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Official Says Ventura Avenue Was Not Made for Shade


Dear Street Smart:


My distress comes from the fact that I recently moved to Ventura and discovered that there are very few trees on Ventura Avenue.

This means no shade, little beauty and less oxygen.

Ventura Avenue looks as if it has had little attention paid to the lack of trees over the years.

What about taking the ficus trees the city is digging up on Main Street and replanting them on Ventura Avenue?

I am a very concerned mother with children who need to see nature. Please consider this request.

Katherine Periolat, Ventura

Dear Reader:

Ventura Avenue, which is one of the oldest streets in Ventura, was not built with trees in mind, said city tree coordinator Tom Downey.

An eight-food-wide space is the minimum needed to plant a tree. Many residential side streets off Ventura Avenue have grassy sections near the curb that are roomy enough for trees.

But the sidewalks on Ventura Avenue are often narrow, with no room for vegetation of any sort, Downey said.

"Most of the avenue was developed for storefront businesses," Downey said. "To this day, there is no space for trees."


Dear Street Smart:

I wrote to you last May regarding the corner of Conifer Street and Oakleaf Avenue in Oak Park.

I asked that the county ban parking near that intersection because the parked cars block the vision of motorists trying to turn.

Unfortunately, when county workers came out to look at the intersection, school was out for the summer, so the problem had temporarily disappeared.

Now that school is well into the fall semester, the problem has resurfaced. The intersection is as dangerous as ever, for both motorists and pedestrians.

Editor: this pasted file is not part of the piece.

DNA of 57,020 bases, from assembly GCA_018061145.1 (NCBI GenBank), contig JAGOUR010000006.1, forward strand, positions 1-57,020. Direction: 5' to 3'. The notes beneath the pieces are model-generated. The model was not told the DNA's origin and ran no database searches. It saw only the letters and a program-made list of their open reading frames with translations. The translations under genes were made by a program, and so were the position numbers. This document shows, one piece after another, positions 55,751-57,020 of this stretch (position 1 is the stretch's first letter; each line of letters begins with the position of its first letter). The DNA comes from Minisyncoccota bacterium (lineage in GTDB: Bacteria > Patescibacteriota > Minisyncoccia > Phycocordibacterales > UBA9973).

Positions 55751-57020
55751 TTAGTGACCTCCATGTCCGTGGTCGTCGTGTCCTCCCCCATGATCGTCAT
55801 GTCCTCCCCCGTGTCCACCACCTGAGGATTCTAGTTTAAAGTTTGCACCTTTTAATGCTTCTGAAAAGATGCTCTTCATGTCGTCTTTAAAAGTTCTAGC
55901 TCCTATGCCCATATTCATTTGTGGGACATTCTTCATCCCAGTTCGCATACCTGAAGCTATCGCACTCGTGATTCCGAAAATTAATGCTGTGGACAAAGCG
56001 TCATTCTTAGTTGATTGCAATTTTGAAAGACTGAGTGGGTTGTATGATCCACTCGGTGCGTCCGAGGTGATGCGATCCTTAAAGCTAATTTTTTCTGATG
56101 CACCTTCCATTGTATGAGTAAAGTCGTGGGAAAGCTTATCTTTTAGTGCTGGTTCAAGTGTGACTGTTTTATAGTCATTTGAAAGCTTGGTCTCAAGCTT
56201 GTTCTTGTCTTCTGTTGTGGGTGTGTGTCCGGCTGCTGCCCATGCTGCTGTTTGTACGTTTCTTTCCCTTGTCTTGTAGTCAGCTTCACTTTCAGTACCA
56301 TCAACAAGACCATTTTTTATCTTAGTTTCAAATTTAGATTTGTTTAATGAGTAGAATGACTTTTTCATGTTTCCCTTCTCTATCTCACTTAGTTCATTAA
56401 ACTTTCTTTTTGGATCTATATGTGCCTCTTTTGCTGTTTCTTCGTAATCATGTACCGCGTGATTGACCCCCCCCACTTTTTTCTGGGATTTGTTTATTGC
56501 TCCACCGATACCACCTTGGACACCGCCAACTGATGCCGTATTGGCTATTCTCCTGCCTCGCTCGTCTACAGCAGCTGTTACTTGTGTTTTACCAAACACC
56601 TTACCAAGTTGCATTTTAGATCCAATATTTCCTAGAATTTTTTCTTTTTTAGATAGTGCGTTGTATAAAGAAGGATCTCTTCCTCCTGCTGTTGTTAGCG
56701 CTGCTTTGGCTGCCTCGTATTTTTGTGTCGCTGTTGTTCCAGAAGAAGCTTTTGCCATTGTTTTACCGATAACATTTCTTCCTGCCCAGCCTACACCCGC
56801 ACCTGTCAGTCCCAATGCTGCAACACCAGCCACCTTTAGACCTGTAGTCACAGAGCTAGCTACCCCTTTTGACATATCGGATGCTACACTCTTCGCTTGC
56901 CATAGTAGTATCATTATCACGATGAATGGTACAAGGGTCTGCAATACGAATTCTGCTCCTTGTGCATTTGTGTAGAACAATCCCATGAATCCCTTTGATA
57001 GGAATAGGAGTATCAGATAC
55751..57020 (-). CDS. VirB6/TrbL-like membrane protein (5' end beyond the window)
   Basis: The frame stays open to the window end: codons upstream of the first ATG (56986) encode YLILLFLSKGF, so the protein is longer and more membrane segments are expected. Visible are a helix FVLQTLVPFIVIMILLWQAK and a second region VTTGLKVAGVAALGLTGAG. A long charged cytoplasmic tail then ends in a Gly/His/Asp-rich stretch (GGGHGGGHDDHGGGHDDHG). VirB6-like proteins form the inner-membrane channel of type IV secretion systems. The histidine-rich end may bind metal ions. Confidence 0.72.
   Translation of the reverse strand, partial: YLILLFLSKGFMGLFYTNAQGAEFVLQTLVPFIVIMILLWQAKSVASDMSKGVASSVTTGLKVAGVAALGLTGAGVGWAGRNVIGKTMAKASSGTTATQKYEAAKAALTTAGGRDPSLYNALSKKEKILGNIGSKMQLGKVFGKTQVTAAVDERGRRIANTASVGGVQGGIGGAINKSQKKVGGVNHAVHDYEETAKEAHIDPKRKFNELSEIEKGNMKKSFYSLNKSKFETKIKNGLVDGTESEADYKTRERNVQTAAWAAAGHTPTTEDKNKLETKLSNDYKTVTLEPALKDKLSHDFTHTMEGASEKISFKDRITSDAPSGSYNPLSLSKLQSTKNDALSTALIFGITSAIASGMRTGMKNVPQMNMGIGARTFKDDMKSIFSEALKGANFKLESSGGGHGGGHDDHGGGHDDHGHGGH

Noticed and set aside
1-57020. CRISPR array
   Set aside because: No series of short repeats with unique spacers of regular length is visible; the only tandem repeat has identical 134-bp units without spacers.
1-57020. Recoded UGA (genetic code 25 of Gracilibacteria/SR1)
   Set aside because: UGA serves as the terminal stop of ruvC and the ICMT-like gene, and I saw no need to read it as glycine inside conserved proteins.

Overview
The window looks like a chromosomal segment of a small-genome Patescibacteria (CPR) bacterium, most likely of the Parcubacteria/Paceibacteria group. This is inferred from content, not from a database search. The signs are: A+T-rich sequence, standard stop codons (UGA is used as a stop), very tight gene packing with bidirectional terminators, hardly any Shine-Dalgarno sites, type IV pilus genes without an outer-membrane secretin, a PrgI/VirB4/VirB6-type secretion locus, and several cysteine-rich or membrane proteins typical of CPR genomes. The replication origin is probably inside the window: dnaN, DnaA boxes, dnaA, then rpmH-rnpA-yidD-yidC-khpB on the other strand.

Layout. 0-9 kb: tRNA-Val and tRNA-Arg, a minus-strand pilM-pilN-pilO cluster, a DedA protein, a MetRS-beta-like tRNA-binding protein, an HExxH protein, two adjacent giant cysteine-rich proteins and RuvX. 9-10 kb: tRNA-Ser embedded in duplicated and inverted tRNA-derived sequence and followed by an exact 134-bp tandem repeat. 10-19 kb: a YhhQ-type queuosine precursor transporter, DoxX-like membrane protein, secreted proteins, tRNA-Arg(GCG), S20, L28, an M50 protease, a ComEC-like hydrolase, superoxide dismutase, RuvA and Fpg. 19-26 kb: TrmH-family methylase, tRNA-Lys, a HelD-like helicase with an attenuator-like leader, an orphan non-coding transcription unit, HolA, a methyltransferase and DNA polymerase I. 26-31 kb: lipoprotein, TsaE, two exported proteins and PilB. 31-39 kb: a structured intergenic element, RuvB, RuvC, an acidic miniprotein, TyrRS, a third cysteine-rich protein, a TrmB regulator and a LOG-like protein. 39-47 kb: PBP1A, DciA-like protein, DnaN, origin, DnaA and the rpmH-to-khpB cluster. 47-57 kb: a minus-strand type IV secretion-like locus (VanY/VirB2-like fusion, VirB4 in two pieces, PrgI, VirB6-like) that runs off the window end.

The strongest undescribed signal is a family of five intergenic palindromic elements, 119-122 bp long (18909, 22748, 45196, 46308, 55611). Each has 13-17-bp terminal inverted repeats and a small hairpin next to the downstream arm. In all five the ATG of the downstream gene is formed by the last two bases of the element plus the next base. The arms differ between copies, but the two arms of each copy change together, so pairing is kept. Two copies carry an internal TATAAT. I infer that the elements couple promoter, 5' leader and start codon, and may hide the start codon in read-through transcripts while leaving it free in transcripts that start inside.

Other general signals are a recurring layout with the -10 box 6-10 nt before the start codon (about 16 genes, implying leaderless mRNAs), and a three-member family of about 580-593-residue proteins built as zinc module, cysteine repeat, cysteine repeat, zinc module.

Jennifer White, Agoura

Dear Reader:

Last spring, Street Smart forwarded your letter to Butch Britt in the Ventura County Public Works Department.

After three visits to the corner of Conifer and Oakleaf, Britt and his inspectors decided there was no visibility problem at the intersection.

They did ask the owner of a large truck to park his vehicle elsewhere, so it would not block the view of traffic.

"We really did not see the type of problems that would lead us to prohibit all parking on those streets," Britt said. "When you do something like that, you have to look at it from all sides. The residents in the neighborhood would be pretty upset if we banned parking on their streets just because traffic gets heavy for a few hours each week."

But all is not lost.

Street Smart has forwarded your new letter to Britt, who said he will take one more look at the intersection to see if the problem has worsened.


Dear Street Smart:

All but one of the street railroad crossings in Simi Valley have been changed to the new surface coverings that are so nice to drive over.

The exception is the crossing just west of the Metrolink station on Los Angeles Avenue near Ralston Avenue.

Are there any plans to change this one as well?

Gayle Soles, Simi Valley

Dear Reader:

The city is planning to install the smooth rubberized railroad track covering at Los Angeles and Ralston, traffic engineer Bill Golubics said.

Six of the city's seven crossings were converted in 1992. The reason for the delay on Ralston is that the crossing is much longer and more costly to replace, he said.

While the first six crossings cost about $50,000 apiece, the last one will cost about $200,000.

The city has budgeted the project for 1996.

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